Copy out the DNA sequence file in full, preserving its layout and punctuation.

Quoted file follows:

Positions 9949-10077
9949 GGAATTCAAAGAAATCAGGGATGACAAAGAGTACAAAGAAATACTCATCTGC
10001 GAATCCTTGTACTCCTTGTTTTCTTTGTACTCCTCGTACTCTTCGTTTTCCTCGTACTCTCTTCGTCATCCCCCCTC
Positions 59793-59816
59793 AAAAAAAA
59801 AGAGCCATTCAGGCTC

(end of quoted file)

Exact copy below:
Positions 9949-10077
9949 GGAATTCAAAGAAATCAGGGATGACAAAGAGTACAAAGAAATACTCATCTGC
10001 GAATCCTTGTACTCCTTGTTTTCTTTGTACTCCTCGTACTCTTCGTTTTCCTCGTACTCTCTTCGTCATCCCCCCTC
Positions 59793-59816
59793 AAAAAAAA
59801 AGAGCCATTCAGGCTC